ISSUE 51 July 2011
Humanitarian Exchange Magazine
Working with local organisations in Jordan
© Katie Touchton-Leonard
The influx of thousands of Iraqis into Jordan after the 2003 invasion of Iraq, and again after the escalation of sectarian tensions in 2006, has significantly increased demand on basic public services. The international community’s response to this refugee crisis has focused on providing humanitarian assistance, including cash transfers, non-food items, medical care, psychological counselling and support, targeted psychosocial activities and vocational skills training. Under a Memorandum of Understanding (MoU) with the Jordanian government, the UN High Commissioner for Refugees (UNHCR) provides cash assistance to the most vulnerable Iraqi families and protection services, in addition to supporting medical and social services through local and international NGO partners.
This article explores the relationship between CARE International Jordan and local Jordanian charitable organisations in the provision of humanitarian assistance to Iraqi refugees in urban areas of Jordan. The specific focus is on the challenges that arose in providing emergency humanitarian assistance for Iraqis between 2008 and 2011, the strategies developed to address them and the implications for INGOs seeking to provide similar support in the region.
Targeting assistance to urban refugees
Providing assistance to an urban refugee population rather than a camp-based one poses particular challenges, and requires different targeting strategies, including extensive information campaigns and outreach work; the provision of services in multiple locations; the provision of services to both host and refugee populations; and the development of partnerships with local Jordanian community organisations. In development and humanitarian discourse ‘community-based organisations’ are understood to have an advantage in targeting the most vulnerable in a community. These organisations are assumed to have strong community outreach and awareness of local needs and coping strategies, an established relationship of trust with the community and a ‘known’ name and geographical proximity to vulnerable communities.
CARE began providing targeted humanitarian assistance to Iraqi refugees in 2007, primarily through partnerships with local Jordanian charities. CARE conducted a comprehensive mapping of over 30 Jordanian charities, from which 14 local partners were selected. A comprehensive assistance package was developed, including seconded social workers who conducted needs assessments and provided information on services and how and where to access them, material assistance (including mattresses, heaters, hygiene kits and clothing coupons), vocational skills training and psychosocial and recreational activities. Small grants were also awarded for pilot projects and community initiatives.
Working through local partners
CARE field staff worked with local partners to train and assist them in conducting community needs assessments, developing project concepts and proposals, strengthening internal financial and administrative systems and distributing material assistance. Through working with local partners CARE increased the number of Iraqis able to access services, increased the proportion of women accessing services, considerably reduced the amount of money Iraqis had to spend on transport and created new links between Jordanians and Iraqis living in the same communities.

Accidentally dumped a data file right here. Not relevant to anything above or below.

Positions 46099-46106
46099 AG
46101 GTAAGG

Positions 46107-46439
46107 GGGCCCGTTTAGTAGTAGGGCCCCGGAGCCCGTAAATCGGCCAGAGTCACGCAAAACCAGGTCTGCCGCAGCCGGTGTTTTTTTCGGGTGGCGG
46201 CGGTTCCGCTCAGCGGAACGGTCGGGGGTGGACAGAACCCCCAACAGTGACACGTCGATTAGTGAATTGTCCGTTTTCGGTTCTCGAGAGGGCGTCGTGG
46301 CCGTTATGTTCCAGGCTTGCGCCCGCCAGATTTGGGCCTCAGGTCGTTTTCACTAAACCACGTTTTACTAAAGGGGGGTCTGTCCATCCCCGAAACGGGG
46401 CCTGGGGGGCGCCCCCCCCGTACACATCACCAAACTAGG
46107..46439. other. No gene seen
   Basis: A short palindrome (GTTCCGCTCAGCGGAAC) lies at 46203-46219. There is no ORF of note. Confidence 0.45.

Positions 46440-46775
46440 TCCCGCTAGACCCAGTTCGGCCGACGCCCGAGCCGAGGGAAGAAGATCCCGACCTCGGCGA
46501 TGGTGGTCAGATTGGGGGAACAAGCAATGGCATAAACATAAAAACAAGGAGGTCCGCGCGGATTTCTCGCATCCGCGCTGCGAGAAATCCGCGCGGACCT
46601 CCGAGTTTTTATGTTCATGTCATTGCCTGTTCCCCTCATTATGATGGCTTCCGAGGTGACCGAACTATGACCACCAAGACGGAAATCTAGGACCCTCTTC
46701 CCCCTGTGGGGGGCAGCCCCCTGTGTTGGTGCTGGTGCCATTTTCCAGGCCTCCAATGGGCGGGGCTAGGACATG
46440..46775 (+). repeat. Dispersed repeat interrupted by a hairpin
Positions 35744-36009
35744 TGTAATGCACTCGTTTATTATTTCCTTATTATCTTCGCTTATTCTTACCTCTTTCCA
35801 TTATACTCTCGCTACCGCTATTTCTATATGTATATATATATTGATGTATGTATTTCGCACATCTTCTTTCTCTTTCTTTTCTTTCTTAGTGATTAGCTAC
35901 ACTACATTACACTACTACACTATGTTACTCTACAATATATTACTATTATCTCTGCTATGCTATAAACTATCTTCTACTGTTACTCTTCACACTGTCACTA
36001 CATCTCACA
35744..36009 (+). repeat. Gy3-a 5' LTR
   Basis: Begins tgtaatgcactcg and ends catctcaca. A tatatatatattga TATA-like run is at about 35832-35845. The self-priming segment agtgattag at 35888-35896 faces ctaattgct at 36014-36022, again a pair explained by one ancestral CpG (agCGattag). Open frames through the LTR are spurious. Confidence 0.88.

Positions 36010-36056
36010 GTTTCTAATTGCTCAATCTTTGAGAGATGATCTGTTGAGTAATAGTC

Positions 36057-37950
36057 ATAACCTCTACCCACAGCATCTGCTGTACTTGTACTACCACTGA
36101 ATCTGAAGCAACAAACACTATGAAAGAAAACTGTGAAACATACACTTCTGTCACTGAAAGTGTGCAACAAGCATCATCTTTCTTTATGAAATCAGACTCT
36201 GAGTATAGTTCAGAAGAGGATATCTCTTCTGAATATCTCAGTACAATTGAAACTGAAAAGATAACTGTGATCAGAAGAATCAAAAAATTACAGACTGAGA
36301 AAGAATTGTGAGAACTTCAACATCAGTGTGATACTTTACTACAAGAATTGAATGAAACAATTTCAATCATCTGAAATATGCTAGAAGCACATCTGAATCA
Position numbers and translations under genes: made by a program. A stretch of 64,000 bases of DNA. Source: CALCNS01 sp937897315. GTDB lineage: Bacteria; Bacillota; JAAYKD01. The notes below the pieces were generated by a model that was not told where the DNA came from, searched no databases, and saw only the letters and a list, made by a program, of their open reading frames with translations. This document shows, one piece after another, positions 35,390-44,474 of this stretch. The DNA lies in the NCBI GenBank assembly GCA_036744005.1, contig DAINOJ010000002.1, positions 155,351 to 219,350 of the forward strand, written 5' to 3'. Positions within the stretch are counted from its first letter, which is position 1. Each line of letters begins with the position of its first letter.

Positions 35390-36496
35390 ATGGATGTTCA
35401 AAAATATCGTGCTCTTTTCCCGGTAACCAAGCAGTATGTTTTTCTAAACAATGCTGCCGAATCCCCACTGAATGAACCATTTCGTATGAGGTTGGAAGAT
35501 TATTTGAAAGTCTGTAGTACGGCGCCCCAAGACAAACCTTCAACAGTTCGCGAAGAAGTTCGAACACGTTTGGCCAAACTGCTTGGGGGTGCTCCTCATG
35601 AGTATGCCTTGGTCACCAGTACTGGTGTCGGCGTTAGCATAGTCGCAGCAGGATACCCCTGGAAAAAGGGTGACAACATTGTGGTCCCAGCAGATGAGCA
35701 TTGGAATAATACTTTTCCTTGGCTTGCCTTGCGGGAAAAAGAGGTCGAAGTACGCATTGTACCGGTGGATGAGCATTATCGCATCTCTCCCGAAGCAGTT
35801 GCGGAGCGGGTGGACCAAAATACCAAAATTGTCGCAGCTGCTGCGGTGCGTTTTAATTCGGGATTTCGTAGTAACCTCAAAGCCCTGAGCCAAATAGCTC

Some of the difficulties encountered included an initial lack of outreach to Iraqis; local partners used the partnership and the funding it provided as an opportunity to improve their own facilities and extend services to their own communities, with Iraqis a secondary priority. There was also a lack of agreement between CARE and partner CBOs over the number of Iraqis to be assisted, the nature of needs within communities and how best to address them and the support expected from CARE. Many Jordanian charities are not community-based organisations as we would understand the term, but rather community-located organisations with a top-down/welfarist approach to assistance that does not allow for the participation and representation of the community. Many smaller organisations have very limited capacity. Their staff come from the communities they serve, and have many of the same vulnerabilities as local beneficiaries.
Interviews with both CARE and partner staff highlight instances of misunderstanding and frustration. These seem to have arisen mainly from differing expectations of partnership, varying understandings of project concepts and in some cases different views of the purpose of the work. Examples include partners who expected to be given funding and to decide, unilaterally, how to spend it; or the opposite, where partners expected CARE to arrange and organise an activity and simply use the partners’ location as a service site. Another challenge CARE faced was that many of the terms commonly used by humanitarian actors are not understood by local partners in the same way (see Table 1).
All of the partners engage in charitable work, such as the provision of cash, food and material assistance to needy families and orphans, providing free medical days, after-school classes for children and running awareness-raising sessions on family health, women’s rights and other topics. These charities have a patriarchal/paternalistic role in their local communities; the communities’ function in most of these relationships is as a passive beneficiary, and they are not engaged in identifying needs or solutions. The constituent bases of these groups have developed over time and are usually composed of people from the same ethnic, national (usually Palestinian or Jordanian), tribal or family groups. As such, newly arrived Iraqi refugees were not automatically included in outreach or activities and many local partners found it difficult, at least initially, to identify and access Iraqis within their communities.